This is unfair treatment of women drivers however you look at it and nobody, other than FOXY Lady Drivers Club of course, seems prepared to stand up for women’s best interests here.

Reading about the subject I find that young women take an average of 51.9 lessons from qualified driving instructors compared to 36.2 for young men (DfT research 2004).

Perhaps that’s one of the reasons why most young women drivers are safer and more considerate than many young men?

And why it makes little sense to rate young men and young women drivers as the same motor car insurance risk; which is precisely what is due to happen as a result of the forthcoming gender equality ruling in December 2012. Which is deeply unfair to most women drivers because it flies in the face of years of statistics that prove different gender motoring profiles.

To the extent of being sexist and ageist even?

Add to this the perennial debate that young drivers need more lessons such as taking a PassPlus course to gain insurance discounts…

Yet if I had invested in 15 more lessons than my male counterpart before passing my test (at an average £20 per lesson that’s c£300 more I’d have spent), I’d feel I had paid enough already. And if that difference was PassPlus or got me an insurance discount, I’d say that was self evident.

Like it or not driving ability is a gender thing and age is a key consideration too. Young men are naturally more confident drivers (it’s proven to be because of testosterone levels) than many young women hence their seeming to need fewer lessons before passing their test.

But this is but a false dawn because statistics confirm men attract 92 per cent of all driving convictions and 98 per cent of convictions for dangerous driving. So the driving test isn’t preparing them for a safe driving career whereas perhaps more lessons might…

According to the UK Treasury, taking gender out of the car insurance equation will result in a general levelling of premiums, with women under 45 paying an extra £920 million a year with men paying £620 million less. Women under 25 could see their premiums leap by a quarter, while men the same age will save 10 per cent. And there’s an interesting £300 million gap…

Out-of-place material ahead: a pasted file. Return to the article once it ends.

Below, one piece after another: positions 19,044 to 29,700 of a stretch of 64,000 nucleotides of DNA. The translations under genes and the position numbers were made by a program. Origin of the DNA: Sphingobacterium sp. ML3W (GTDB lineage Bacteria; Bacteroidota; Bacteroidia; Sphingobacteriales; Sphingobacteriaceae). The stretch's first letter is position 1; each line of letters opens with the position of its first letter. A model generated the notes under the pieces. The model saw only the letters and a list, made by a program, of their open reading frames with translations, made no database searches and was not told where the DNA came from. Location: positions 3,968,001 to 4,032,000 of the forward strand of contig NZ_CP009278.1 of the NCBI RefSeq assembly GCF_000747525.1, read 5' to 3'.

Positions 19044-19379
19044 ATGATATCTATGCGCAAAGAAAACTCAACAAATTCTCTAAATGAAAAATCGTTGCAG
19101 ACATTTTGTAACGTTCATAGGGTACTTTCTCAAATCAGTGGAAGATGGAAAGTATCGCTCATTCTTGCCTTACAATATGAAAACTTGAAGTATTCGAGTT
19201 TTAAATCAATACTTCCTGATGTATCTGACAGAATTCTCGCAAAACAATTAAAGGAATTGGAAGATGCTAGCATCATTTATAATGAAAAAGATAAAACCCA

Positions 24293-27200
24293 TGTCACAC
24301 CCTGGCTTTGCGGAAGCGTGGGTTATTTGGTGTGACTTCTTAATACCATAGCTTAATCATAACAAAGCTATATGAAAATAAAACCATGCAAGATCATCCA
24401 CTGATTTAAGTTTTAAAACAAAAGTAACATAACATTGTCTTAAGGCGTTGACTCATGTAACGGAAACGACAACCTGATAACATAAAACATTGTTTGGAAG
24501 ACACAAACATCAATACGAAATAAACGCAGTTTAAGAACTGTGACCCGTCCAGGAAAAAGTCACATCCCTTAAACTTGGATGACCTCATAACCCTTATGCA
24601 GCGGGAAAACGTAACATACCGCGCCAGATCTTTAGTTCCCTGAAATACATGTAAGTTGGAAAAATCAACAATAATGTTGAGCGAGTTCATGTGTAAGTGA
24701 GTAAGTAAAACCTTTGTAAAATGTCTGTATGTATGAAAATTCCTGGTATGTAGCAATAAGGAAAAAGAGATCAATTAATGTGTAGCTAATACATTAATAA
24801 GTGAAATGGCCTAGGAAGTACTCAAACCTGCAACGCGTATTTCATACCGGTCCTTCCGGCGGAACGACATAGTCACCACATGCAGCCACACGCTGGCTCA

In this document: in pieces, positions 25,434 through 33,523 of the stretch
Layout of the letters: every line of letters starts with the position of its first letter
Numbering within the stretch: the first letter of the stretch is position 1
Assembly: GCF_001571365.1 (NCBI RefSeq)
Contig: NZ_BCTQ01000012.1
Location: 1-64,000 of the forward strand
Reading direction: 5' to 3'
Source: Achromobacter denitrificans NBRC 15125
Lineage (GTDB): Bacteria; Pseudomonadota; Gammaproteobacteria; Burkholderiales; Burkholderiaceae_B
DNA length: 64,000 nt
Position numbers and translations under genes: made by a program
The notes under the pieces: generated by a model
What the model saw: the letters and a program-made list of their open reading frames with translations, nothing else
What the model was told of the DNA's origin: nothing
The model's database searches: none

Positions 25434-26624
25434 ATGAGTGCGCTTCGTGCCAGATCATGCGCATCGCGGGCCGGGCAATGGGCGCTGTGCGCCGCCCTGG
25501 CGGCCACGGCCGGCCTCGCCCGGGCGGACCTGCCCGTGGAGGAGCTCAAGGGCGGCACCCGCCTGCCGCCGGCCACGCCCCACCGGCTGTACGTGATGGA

The outcome is clear – simply raising insurance prices for women isn’t going to result in fewer accidents – all it will result in is that young women pay for accidents they don’t cause and insurers get richer.

Or put another way – women drivers are being taken to the cleaners.

FOXY Steph

What you need is sustained outrage – there’s far too much unthinking respect given to authority” Molly Ivins, American humorist and political commentator 1944 -2007

Men vs women drivers

Yes it’s that old chestnut again! We all know that men are more dangerous drivers than women ‘in general’ because insurance statistics tell us this time after time.

But all that happens when we mention this is that too many men take this as a personal affront so the debate flounders while male egos are calmed and restored.

Whereas women are more likely to say ‘you’re right dear’ and ‘let’s do what needs doing to reduce the number of avoidable and tragic deaths on our roads’. No gender game here in most female eyes I’d say.

Yet I fully understand why men might feel hard done by because in saying women are better/safer drivers and that men are more dangerous drivers we are talking about genders ‘in general’. This allows for the fact that middle aged men and women are much of a similarly safe insurance statistic, older women (over 60s) are more prone to minor bumps and accidents but majors on the worrying area that young men are the ones much more likely to cause fatalities and serious road injuries.